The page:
The episode illustrates the challenges that Benedict will find in Cuba during a March 23-29 trip that will also include a stop in Mexico. But it also highlights the good relationship that the Catholic Church has built in recent years with the island's communist regime.
The trip will be the pontiff's second visit to Latin America, which is home to almost half of the world's Catholics. Benedict visited Brazil in 2007.
During his trip, the pope will meet political leaders from both countries and, according to the Vatican's top spokesman, the Rev. Federico Lombardi, he might even have a brief encounter with longtime Cuban leader Fidel Castro, though it is not on the official agenda yet.
There has been a lot of anger levied at the very wealthy since the Occupy movement began back in September. There is no doubt that much of this anger is justified – righteous indignation, if you will.
The ways that people have become extremely wealthy have often been corrupt or immoral, whether or not they are technically "legal." Part of the reason that the Occupy movement sprang up was because people felt that there were different rules for "us and them." People who lost millions of dollars in what was effectively high-stakes gambling were pardoned with little more than a slap on the wrist, while regular families lost everything in a crisis they had no hand in.
As I say, there has been, and still is, much anger. But out of that anger must come something new, something tangible and real.
It didn’t take long — after news broke this afternoon that President Obama had indefinitely kyboshed the climate-killer Keystone XL pipeline — for my phone to ring.
“Hi Rose, I’m calling from White House on behalf of President Obama," the voice on the other end of the line said. "We wanted to makes sure you’d seen the president’s executive order postponing the permitting of the pipeline until another environmental impact report can be done, especially focusing on sensitive environmental issues in Nebraska.
"And we want to thank you for your good work on this issue. We’re just reaching out to let you know that the President hears you and we hope you’ll continue to help us focus on the really critical issues that are facing us right now.”
This afternoon President Obama made an official announcement on the Keystone XL Pipeline that so many of you have been working on these last several months.
This Sunday (11/6), is precisely one year from the 2012 General Election where the next U.S. President will be elected, and to mark the date, thousands of people from across the country plan to gather at the White House.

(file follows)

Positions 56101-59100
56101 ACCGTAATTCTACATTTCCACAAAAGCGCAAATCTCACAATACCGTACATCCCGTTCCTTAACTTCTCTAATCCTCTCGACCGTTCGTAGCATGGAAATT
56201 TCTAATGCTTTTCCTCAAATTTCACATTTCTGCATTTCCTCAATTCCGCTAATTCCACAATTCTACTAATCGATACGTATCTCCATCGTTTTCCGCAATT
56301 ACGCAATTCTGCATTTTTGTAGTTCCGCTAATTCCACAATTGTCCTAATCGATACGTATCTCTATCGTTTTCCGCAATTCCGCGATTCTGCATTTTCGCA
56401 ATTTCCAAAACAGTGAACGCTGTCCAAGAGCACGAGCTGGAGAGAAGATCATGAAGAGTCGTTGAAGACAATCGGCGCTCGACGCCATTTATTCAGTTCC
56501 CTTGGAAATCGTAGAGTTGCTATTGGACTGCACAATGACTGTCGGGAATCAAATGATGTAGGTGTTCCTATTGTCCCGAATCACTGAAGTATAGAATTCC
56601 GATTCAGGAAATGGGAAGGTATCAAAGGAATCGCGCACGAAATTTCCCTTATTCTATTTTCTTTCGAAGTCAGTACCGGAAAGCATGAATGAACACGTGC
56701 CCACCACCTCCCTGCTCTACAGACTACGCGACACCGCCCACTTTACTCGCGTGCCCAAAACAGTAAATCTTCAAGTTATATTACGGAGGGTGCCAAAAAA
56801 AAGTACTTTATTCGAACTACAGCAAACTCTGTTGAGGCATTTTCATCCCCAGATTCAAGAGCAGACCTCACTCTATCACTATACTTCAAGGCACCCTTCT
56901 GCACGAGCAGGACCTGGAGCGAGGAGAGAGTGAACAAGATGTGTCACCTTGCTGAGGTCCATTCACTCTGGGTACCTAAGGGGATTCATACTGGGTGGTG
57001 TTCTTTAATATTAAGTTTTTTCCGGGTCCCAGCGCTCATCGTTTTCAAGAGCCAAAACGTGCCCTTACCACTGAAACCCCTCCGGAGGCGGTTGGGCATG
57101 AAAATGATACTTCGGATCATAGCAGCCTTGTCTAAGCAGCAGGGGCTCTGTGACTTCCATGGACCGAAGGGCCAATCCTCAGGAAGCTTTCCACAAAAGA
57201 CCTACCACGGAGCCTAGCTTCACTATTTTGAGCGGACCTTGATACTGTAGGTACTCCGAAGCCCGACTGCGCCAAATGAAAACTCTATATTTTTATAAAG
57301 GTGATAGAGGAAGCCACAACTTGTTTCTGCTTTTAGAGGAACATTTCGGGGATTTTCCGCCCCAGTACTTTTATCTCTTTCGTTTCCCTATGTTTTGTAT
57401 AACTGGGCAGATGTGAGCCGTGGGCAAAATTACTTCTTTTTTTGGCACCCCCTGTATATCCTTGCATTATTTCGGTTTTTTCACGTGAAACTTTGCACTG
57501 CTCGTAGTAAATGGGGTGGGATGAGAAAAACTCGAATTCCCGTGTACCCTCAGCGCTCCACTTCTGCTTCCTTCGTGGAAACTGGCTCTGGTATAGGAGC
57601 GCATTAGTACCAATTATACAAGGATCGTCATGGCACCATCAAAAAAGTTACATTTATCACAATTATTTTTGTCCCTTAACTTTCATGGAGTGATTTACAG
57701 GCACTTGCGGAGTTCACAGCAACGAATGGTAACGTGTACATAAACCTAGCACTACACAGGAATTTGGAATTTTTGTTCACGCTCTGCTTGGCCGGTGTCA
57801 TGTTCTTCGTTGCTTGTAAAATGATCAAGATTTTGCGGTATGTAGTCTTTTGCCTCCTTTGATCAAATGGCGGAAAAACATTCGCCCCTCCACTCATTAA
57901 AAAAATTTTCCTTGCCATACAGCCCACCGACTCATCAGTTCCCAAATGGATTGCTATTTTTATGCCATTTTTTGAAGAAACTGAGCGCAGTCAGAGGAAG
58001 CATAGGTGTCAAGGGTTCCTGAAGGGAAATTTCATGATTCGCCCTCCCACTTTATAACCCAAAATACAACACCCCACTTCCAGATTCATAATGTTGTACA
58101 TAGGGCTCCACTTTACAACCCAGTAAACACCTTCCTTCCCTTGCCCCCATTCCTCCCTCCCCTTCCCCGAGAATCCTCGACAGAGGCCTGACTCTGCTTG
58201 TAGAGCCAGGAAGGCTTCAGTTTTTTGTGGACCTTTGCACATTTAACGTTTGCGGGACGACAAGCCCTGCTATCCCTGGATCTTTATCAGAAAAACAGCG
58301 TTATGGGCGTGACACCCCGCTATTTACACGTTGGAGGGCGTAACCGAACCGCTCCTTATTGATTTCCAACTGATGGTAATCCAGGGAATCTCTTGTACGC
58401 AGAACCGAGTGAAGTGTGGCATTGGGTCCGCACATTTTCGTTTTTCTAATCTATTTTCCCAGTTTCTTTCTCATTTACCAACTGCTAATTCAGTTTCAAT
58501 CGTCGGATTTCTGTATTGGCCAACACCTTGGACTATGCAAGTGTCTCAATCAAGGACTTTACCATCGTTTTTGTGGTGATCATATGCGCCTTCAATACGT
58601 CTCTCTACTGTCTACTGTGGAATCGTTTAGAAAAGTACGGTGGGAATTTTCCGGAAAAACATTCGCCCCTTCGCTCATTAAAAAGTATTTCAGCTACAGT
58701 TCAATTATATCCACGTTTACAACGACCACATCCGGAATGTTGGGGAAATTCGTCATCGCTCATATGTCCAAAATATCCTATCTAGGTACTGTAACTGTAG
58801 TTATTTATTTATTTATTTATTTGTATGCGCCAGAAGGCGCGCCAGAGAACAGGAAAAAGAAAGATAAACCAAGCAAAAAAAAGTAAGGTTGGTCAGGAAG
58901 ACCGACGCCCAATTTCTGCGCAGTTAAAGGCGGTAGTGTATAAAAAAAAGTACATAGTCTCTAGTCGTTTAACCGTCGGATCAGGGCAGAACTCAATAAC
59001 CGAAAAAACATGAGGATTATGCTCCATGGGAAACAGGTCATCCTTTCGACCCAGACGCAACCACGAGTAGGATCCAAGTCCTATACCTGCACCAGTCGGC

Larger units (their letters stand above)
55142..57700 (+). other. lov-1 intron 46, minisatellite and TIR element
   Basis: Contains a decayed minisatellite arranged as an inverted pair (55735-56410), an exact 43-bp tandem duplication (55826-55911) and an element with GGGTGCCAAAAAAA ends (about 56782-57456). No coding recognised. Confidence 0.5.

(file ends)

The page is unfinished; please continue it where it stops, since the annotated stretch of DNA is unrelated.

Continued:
But we're not gathering to celebrate, have a sit-in, or even march in protest. Instead, we plan to surround the White House -- literally -- in a Circle of Hope that could be as large as a mile or more in circumference.
From our Circle of Hope we will call upon President Obama to reject the dirty-oil, Keystone XL pipeline Big Oil wants to build from the Canadian tar sands in the Alberta province 6,000 miles south -- straight through the American Heartland -- to the oil refineries along the Gulf Coast of Texas.
With the opening of the G20 Summit in Cannes, France today, an idea that's been around for awhile is in the news again and gaining more attention as a result of the #OWS movement: The so-called "Robin Hood tax," a minimal tax on all financial transactions with the resulting revenue dedicated to anti-poverty programs....Archbishop of Canterbury Rowan Williams, in his response to the occupation of St. Paul's Cathedral in London, endorsed the Vatican proposals. Williams observed that "people are frustrated beyond measure at what they see as the disastrous effects of global capitalism," and urged a full debate on "a Financial Transaction Tax
Occupy Wall Sreet, false idols and a moral economy. Breaking the cycle of poverty. Poorest poor in U.S. hits a new record: 1 in 15 people. As poverty deepens, giving to the poor declines. Arianna Huffington: Shakespeare, the Bible and America's shift into a punitive society. Peaceful Occupy Oakland march followed by late-night clashes.
On November 6, I will join Jim Wallis, staff members from Sojourners, and 15,000 others in Washington, D.C.'s Lafayette Park to tell President Obama to stop the Keystone XL pipeline project.
If approved by the Obama administration, the pipeline would transport non-conventional tar sands oil from Alberta, Canada, 1,700 miles south -- through the American Heartland -- to the oil refineries in Texas on the Gulf of Mexico.
Week end's latest news as well as a few pieces you might have missed from the past few days. Check back on Sunday for a review of "The Mighty Macs," a few longer essays from SoJo staff and friends, and the latest news on the U.S. troop withdrawal from Iraq after nine years of war.
Bold leadership means that Mayor Bloomberg should do what he can to allow these protests to continue, even if he doesn't agree with them. As an elected official, it is essential that the mayor find a way to protect demonstrators' free speech and right to assemble.
The freedom to protest is one of the things that has made this country great and its abridgement is an affront to us all.
As Christians we have a decision to make. In times of hopelessness and long periods of waiting for things to get better, will we let ourselves be cast into the all-consuming fires of idolatry?
Or, will we stand up against the false gods and catch the flame of the Spirit in our hearts and minds?
Our nation may very well be on the threshold of a crucial change. Who will you be standing with?
As we waste time fanning capitalism's raging inferno, the best parts of ourselves remain frozen.
Produced by Cathleen Falsani for Sojourners/God's Politics
Photos by Heather Wilson and Carrie Adams/Sojourners
Music by Jason Harrod (used with express permission from the artist)
Song: "For Your Time" from Jason Harrod's album Bright As You, 2006
All Rights Reserved
#OccupyWallStreet (the New York-based protest against social and economic inequality, corporate greed, and the influence of corporate money and lobbyists on government) has moved to a new location, a street where the air is far sweeter than on Wall Street.
Won't you tell me how to get, how to get ... there?
That's right, folks, the occupation has taken over Sesame Street.